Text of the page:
Today’s review: The Stranger
Author: Camilla Lackberg
Number of Pages: 381
Genre: Mystery/Crime/Thriller/Scandinavian Literature
Series: The Patrik Hedström Series
A series of tragic road accidents and the murder of a reality TV contestant mark the end to a quiet winter for Detective Patrik Hedström.
The Stranger is the fourth instalment in the Patrik Hedström series by renowned Queen of Scandi-crime, Camilla Lackberg. After a predominantly quiet winter at Tanumshede police station, Detective Patrik Hedström and his colleagues are called to the scene of a car accident. The female driver reeks of alcohol and the case is destined to be written off as a tragic accident. After Patrik discovers a number of discrepancies around the case however, the team at Tanumshede are led to believe that there is more to this accident than meets the eye. On this same day, the station welcomes the newest member to their task force, Hanna Kruse, an officer with a wealth of experience and ambition who hopes to one day climb to a position of chief of police. Meanwhile, the small town of Tanumshede is alive with excitement; cameras are being set up all over town for the beginning of the filming of a new reality TV programme. When an unpopular cast member of the show is later found murdered, Patrik is forced to stretch his mind and his resources to the limit in order to tackle the two cases at once. In addition, his wedding is less than a month away…
If I could summarise this book in one word, it would probably be… comfortable. That’s a little odd for a crime novel, isn’t it? But that’s what it is, it’s comfortable. Which, admittedly, can be a little disappointing. I didn’t actually understand anything that was going on at the start of the novel, but I suppose that was my fault, because I hadn’t realised at first that this novel was part of a series, and so it probably would’ve made more sense at the beginning if I had read the first three books in the Patrik Hedström series. The story did, however, touch more on the background of each of the characters and previous events as the story progressed, so I was eventually able to understand where these people came from and what had happened previously.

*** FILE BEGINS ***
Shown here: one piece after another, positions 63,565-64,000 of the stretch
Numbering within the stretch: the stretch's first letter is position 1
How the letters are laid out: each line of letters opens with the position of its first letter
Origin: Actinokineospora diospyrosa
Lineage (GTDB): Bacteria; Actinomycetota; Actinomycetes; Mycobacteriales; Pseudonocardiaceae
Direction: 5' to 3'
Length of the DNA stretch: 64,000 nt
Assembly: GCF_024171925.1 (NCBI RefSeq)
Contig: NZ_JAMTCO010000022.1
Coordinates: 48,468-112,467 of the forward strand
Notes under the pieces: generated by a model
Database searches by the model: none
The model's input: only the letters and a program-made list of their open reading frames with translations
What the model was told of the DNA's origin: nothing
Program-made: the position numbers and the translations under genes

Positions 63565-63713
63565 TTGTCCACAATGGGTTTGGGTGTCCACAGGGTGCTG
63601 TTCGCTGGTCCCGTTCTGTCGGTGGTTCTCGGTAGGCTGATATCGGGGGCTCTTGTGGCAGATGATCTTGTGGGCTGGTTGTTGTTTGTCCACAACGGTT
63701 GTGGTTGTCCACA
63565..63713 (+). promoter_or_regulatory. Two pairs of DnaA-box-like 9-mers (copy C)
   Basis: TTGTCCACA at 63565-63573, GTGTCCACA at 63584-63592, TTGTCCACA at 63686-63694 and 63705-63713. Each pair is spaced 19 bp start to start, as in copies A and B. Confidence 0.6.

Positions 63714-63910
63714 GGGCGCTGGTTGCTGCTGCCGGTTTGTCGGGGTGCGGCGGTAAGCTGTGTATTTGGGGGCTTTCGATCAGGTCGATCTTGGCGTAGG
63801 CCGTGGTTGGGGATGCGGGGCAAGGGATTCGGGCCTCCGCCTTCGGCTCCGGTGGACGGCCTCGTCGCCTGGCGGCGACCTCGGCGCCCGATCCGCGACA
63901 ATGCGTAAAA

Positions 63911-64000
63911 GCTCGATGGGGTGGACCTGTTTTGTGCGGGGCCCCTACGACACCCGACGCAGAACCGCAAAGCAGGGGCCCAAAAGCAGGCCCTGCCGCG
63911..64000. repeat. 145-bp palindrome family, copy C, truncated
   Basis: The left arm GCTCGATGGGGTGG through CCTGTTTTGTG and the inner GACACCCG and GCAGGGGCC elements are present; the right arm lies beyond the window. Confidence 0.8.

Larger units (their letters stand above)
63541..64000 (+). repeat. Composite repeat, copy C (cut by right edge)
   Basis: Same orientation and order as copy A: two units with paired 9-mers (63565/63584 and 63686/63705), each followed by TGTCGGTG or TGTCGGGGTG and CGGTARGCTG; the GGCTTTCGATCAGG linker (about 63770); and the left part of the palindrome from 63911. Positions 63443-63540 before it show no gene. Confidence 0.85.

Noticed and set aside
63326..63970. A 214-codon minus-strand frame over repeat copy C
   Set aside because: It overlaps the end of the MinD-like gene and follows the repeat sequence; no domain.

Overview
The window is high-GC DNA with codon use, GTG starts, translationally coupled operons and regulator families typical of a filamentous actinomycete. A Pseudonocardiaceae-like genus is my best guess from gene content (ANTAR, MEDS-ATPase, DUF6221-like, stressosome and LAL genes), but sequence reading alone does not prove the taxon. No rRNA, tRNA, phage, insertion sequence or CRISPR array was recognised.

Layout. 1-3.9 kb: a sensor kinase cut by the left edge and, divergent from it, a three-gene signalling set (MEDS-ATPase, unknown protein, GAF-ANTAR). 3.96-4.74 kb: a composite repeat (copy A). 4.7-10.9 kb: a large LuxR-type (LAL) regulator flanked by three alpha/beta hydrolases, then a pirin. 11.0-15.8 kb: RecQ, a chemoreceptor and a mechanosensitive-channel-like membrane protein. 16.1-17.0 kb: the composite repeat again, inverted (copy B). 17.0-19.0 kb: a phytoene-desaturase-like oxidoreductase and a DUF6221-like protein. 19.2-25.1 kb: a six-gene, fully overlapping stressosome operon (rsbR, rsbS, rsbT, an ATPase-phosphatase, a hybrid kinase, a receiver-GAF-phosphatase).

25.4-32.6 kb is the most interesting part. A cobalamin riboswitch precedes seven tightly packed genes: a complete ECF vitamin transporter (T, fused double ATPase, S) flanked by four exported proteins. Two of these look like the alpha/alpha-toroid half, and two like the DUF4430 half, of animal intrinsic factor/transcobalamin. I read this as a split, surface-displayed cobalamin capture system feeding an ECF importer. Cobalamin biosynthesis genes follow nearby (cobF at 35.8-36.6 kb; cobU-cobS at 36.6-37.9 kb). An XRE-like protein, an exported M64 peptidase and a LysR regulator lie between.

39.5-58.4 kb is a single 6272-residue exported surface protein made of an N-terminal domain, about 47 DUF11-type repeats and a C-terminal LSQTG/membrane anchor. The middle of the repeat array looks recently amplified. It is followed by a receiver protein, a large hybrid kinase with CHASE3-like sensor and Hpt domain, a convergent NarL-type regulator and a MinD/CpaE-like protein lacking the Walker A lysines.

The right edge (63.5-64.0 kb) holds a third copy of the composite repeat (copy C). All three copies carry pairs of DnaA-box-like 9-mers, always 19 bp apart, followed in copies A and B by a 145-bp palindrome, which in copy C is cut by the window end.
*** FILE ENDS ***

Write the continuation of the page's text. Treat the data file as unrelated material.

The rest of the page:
I really liked the main characters in this novel, especially Patrik and his fiancee Erica. They are both warm-hearted, yet flawed people, each laden with their own emotional baggage. I loved Erica as the independent, smart, free-thinking woman who is almost like a best friend to Patrik, as well as a lover. What I find even better is that Patrik respects and admires her, and even though she is not a part of the police force, still values her opinions on the cases. I felt that this was a prime example of women treated as equals by their male counterparts in books, instead of just being add-on characters to complain about how their husband is never home, or to provide the cliche “troubled family life of a cop” scenario. Erica respects her husband’s work and understands that the weight of the cases require him to be at the station more often, and even though this is so, Erica is not just an object to be pushed aside when something big comes along. Erica is always a close thought in Patrik’s mind.
I did however find that this very focussed view on the lives and workings of each character took away the suspense and mysterious air of the plot. I mean, accidents that are more than they appear and reality TV-star murders sounds really intriguing, doesn’t it? Well, it never really came off that way in this book. There was so much focus on characters that at some points it’s almost as though Lackberg went “oh yeah, I forgot. I’m meant to be writing about a murder”. What I’m trying to say is that the main plot line of the story sometimes felt almost like an afterthought. I found it disheartening, because the outline of the plot in the blurb really got me interested. I also felt a bit disappointed because I managed to solve the case four chapters before Patrik did. At first I was pretty pleased with myself, then I was just sad, because for me, whatever mystery had been present had all but disappeared.
I also found the language and writing style of the book to be rather dry and bland. Perhaps this is because it has been translated from its original Swedish language, but at times it sounded like Lackberg was writing an informative essay instead of a novel. I think a bit more colour and variation in each of the characters’ speech would have been much more effective, as they all ended up sounding like the same person.
Overall, this book wasn’t incredibly exciting. It doesn’t venture too far out into the unknown, and the loose ends are tied up nicely, save a few to continue into the next book. Lackberg’s characters are enjoyable, and the story’s concept is interesting enough, but I felt that more appeal to senses would be needed in future novels to heighten the tension in scenes where it is necessary.
As I said previously, this is a comfortable novel, good for a bit of light reading, and perhaps for those new to the crime genre who aren’t quite ready for the heavier stuff yet (for those into that, I’d recommend the Kate Burkholder series by Linda Castillo), but I certainly wouldn’t class it as one of my favourite crime novels.